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Circuit elements and connections

  1. Dec 17, 2003 #1
    1. State in words the essential current, voltage, and resistance relationships in seires circuits and in parallel circuits.
    2. From #1, how can I state those in symbols?

    3. Why should the ammeter be placed in seires and the voltmeter parallel to the circuit component being tested?

    4. What is the type of connection in the household circuit? Why is this connection more convenient?

    5. In some households, the light in the living room can be turned on and off at the two switches located at different places. How do I draw the circuit diagram corresponding to it?

    6. What is octopus connection? Why is it dangerous?
  2. jcsd
  3. Dec 17, 2003 #2
    a couple o answers

    Stating from the...

    If R1,...,Rn are connected in parallel:
    1/R = 1/R1+...+1/Rn
    where R is the resistance of the whole circuit.
    In case of series connection it's qite simple:

    Note, that in case of alternative current, the same formulae should be used to calculate impedances, where impedance of an element is defined as:
    Z - comple impedance
    u=U*exp(i*omega*time) - instant complex voltage
    i=I*exp(i*omega*time) - instant complex current

    The ammeter should always be pluggen in series
    It is because ammeter itself has negligable resistance (in order not to change current distribution), and if connected in parallel, the whole current will be directed into it, leading to the explosion
    The voltmeter should always be pluggen in parallel
    Voltmeter has a great resistance (in order not to change the distribution of the currents in the circuit), thus connecting it in parallel to some element, we get, that there is negligable current through it, and the voltage on it equals that on the interesting element. The greater the resistance of voltmeter, in comparison with that of the unknown object, the greater is the accuracy of measurment.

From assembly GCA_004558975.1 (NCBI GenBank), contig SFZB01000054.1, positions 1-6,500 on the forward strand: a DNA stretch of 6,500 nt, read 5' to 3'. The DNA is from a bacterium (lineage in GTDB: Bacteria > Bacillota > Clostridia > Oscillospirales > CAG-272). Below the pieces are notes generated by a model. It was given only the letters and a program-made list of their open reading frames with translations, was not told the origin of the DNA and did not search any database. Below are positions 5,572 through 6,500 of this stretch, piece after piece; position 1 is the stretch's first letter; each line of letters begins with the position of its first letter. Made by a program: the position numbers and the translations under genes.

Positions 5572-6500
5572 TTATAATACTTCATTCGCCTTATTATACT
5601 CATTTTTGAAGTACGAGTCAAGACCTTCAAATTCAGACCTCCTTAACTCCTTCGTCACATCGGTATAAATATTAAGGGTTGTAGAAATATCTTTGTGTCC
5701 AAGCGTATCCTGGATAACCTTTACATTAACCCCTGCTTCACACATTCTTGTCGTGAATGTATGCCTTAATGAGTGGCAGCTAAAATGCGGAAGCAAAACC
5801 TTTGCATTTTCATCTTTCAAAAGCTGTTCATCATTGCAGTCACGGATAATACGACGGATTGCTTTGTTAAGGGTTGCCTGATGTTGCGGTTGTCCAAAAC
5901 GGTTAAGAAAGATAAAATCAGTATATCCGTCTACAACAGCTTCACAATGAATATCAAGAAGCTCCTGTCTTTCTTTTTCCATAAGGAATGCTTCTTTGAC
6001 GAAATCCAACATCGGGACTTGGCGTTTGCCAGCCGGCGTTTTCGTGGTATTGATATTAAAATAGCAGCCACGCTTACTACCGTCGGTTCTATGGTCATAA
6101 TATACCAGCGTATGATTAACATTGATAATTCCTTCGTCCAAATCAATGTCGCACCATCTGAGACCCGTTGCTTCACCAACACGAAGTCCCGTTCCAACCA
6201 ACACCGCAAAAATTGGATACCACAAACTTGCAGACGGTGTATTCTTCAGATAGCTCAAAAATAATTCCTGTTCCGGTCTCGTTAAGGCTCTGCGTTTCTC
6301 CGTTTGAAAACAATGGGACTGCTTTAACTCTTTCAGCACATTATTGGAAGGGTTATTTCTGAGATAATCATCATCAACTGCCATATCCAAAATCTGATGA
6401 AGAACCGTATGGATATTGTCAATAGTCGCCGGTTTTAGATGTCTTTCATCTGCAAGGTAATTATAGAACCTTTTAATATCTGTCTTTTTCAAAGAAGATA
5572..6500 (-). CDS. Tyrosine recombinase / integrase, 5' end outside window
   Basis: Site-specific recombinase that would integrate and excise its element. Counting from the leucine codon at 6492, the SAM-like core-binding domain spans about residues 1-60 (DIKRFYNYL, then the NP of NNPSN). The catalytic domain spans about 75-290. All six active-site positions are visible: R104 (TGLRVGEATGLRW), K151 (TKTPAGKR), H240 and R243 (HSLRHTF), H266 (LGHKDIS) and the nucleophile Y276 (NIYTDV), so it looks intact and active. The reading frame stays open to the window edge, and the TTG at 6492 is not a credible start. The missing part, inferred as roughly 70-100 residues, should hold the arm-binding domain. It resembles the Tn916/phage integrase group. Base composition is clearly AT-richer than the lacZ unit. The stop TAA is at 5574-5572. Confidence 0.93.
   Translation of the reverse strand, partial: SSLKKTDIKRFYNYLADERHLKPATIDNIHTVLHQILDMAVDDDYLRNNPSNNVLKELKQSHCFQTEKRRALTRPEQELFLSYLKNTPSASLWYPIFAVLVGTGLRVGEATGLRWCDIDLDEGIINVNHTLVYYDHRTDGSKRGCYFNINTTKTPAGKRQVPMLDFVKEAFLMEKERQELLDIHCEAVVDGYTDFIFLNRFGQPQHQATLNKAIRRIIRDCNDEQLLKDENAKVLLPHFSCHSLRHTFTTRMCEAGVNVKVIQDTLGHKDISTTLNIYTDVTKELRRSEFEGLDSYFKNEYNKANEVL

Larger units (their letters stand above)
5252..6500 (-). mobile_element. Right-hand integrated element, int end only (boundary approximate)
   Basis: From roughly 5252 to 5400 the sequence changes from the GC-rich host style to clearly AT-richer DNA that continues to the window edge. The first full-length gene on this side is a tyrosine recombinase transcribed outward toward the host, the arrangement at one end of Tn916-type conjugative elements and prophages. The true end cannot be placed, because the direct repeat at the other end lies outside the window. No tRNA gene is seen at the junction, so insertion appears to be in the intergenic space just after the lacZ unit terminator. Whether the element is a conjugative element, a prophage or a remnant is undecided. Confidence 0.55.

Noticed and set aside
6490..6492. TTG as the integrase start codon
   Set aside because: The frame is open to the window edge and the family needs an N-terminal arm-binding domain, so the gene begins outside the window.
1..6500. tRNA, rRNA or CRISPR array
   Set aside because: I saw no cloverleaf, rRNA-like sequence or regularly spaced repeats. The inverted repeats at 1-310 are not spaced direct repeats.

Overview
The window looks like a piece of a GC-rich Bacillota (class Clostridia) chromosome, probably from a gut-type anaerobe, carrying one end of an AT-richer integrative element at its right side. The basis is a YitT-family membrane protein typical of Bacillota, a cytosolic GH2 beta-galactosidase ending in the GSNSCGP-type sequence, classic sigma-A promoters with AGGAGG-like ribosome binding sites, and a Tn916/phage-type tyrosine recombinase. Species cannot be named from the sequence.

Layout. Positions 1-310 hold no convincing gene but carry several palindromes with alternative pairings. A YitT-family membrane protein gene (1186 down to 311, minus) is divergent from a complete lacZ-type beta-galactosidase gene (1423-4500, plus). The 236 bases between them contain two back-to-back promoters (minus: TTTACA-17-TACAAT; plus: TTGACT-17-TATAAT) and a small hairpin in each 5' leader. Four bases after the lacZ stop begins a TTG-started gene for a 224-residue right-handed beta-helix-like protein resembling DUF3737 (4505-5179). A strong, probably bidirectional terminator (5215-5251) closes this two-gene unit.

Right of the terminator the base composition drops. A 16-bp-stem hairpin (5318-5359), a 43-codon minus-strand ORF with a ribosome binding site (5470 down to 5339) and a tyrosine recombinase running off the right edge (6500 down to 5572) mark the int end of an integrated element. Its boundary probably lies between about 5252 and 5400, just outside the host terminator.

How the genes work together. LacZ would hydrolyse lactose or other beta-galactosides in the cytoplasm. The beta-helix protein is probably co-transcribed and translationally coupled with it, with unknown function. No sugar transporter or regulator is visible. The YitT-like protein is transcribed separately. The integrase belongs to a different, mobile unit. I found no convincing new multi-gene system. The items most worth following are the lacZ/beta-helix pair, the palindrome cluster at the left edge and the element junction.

When the energy is distributed from the powerplants, it is supplied to the receivers, which are usually connected in parallel, to preserve the constant voltage.

    The circuits of switchers of light, that have the ablity to be switched on and off from different loations are just the examples of wise usage of parallel and series circuits, there are many of them, and you can just search the net on some more detailed information

    hope that helped! if you want more details, just tell me!
  4. Dec 20, 2003 #3


    what does the "envelope with black dot on it" mean?

    This thread has one.
  5. Dec 20, 2003 #4
    Take a good long look and make certain you are clear on how three-way switches function;

    Last edited by a moderator: Dec 20, 2003
  6. Dec 22, 2003 #5

    Doc Al

    User Avatar

    Staff: Mentor

    Re: Symbol

    It indicates a thread that you have contributed to.
  7. Dec 22, 2003 #6
    I can only assume that is referring to an outlet that has many multi-way plugs and extension cords plugged into it. It tends to look like an octopus with all the wires that are coming out of it. The reason it is dangerous is that a wall outlet which only has two receptacles was never designed to supply current for so many things. When you plug 6 or more devices into it, you are most likely going to exceed the current rating of that circuit. The breaker box should cut the circuit off in that case but it's still not a good idea to have so many wires and multi-outlets plugged in to one outlet. It's
    dangerous to have a lot of wires tangled up with each other because of the heat all the current will produce. Especially if you talking about kitchen appliances or anything that draws a lot of current such as fans, air conditioners, etc.

    If you have many low power devices and you know that all of them together will not exceed the capacity of the circuit, then it's OK if you keep things neat and orderly. Use a good quality power strip and keep all the wires neat.
  8. Dec 24, 2003 #7
    Hello guys!


    Hmmm, DocAl, Jimmy, BoulderHead and hemmul, thank you very much for
    your help.
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